HacDC Spaceblimp 6/Projects/Science Payload: Radiation & FLASH memory
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Science Payload: Radiation & Flash Memory
This is an experiment to detect and determine the vulnerability of contemporary consumer Flash memory media (eg SD cards, USB thumbdrives, SSDs, etc) to cosmic rays. This is useful to know whether we can rely on such media for future Spaceblimp payloads and in general whether this media is suitable and reliable for high altitude applications (weather balloon payloads, aircraft, low-earth orbit spacecraft, etc). Cosmic rays are high-energy particles, largely protons with energies 200MeV to 500MeV that bombard the Earth from all directions. 99.99% of the cosmic rays that reach the stratosphere (30km) are absorbed by air before reaching the ground (sea level). The ones that do reach the earth's surface are energetic enough to penetrate electronics, people and buildings largely unnoticed except by the occasional memory glitch or bad pixel in a photo. High-reliability servers use error-correcting memory to deal with errors caused by cosmic rays that might cause errors on cheaper consumer-grade computer systems. Electronics for critical applications like aircraft, spacecraft and even some medical devices must be either specially made as radiation-resistant chips or the systems designed to cope with occasional errors from cosmic rays.
Although the susceptibility of computer memory to cosmic rays has been tested before, technology changes quickly so there is value in repeating these experiments with contemporary technology. The nature, energy and density of cosmic rays is constant but as the components of computer systems are scaled ever further down (following Moore's Law), the smaller components are more likely to have their function disrupted by a cosmic ray hit. At the same time, the larger density of components means an ever smaller fraction of those components will hit by cosmic rays in any given time.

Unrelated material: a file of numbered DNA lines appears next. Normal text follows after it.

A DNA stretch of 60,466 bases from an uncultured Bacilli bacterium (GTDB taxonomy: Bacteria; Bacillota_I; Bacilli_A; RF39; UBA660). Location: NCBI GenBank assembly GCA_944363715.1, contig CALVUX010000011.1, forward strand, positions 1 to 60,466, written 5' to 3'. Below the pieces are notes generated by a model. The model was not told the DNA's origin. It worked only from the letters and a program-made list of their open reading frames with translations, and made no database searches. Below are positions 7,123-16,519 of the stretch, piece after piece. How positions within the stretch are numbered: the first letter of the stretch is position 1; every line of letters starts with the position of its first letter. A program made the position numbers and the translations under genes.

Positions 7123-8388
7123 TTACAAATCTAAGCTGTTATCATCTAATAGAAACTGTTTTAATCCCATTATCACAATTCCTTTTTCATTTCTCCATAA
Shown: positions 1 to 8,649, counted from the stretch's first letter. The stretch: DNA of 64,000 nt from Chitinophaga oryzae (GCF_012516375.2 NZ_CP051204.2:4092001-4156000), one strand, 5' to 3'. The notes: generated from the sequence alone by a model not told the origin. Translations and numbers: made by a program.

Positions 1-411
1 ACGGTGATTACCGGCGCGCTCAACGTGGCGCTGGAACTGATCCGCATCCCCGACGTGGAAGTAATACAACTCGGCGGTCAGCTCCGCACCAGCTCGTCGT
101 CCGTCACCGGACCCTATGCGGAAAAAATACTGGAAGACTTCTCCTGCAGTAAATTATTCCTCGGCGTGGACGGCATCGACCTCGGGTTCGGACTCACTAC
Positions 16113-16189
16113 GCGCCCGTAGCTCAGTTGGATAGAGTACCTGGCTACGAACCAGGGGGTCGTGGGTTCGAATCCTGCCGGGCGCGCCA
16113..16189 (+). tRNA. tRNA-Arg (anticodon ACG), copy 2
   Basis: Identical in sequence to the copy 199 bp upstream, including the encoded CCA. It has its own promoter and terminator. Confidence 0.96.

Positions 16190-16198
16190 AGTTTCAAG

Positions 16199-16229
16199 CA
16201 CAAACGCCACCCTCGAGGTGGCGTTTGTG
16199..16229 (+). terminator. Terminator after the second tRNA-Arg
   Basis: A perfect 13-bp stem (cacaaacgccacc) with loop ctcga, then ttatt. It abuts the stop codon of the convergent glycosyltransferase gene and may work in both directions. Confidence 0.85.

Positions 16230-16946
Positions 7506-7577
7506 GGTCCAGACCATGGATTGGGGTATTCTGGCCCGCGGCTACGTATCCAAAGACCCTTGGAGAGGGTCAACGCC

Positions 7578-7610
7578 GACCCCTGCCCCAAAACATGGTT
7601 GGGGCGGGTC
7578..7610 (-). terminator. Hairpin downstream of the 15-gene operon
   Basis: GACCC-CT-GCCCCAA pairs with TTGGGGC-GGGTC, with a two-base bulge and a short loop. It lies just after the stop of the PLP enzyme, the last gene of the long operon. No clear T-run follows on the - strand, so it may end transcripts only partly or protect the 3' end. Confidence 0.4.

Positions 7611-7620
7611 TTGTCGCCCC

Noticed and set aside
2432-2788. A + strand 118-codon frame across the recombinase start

Flash memory stores data as charge in a floating gate. Charge can be added or removed from the floating gate by quantum tunneling when a large voltage is applied. The charge stored on the gate affects the conductance of the transistor channel below it. The value zero (0) is the high voltage state and one (1) is the low-voltage state. Modern flash uses multi-level cells with various possible voltage values to store several bits per transistor. There is a great description of Flash memory here:
Flash memory also has error-correction mechanisms in place to compensate for manufacturing flaws and wear. This experiment will test the media with all the normal error correction mechanisms in place, so is not a raw measure of bit errors. It also tests only the susceptibility of data stored statically on the media and does not test the CMOS readout circuitry in which cosmic rays could also produce errors during active data read.
We've acquired four reasonably contemporary microSD cards: 1. 32GB SanDisk Ultra PLUS HC I, 6362CRAC40XD 2. 32GB Samsung EVO HC I, MB-MP32D, MBMPBGVEQDFW-F, KNATHNNRH628 3. 32GB PNY Elite HC I, E532G1637, TWLN003044812 4. 16GB MicroCenter Class 10 HC, E516GG1612, TWLKA63410A38
The cards were filled with zeros so the floating gates should all be set to their highest voltage.
dd if=/dev/zeroes of=/dev/mmcblk0 hexdump -C /dev/mmcblk0
Card 1 00000000 00 00 00 00 00 00 00 00 00 00 00 00 00 00 00 00 |................|
Card 2 00000000 00 00 00 00 00 00 00 00 00 00 00 00 00 00 00 00 |................|
Card 3 00000000 00 00 00 00 00 00 00 00 00 00 00 00 00 00 00 00 |................|
Card 4 00000000 00 00 00 00 00 00 00 00 00 00 00 00 00 00 00 00 |................|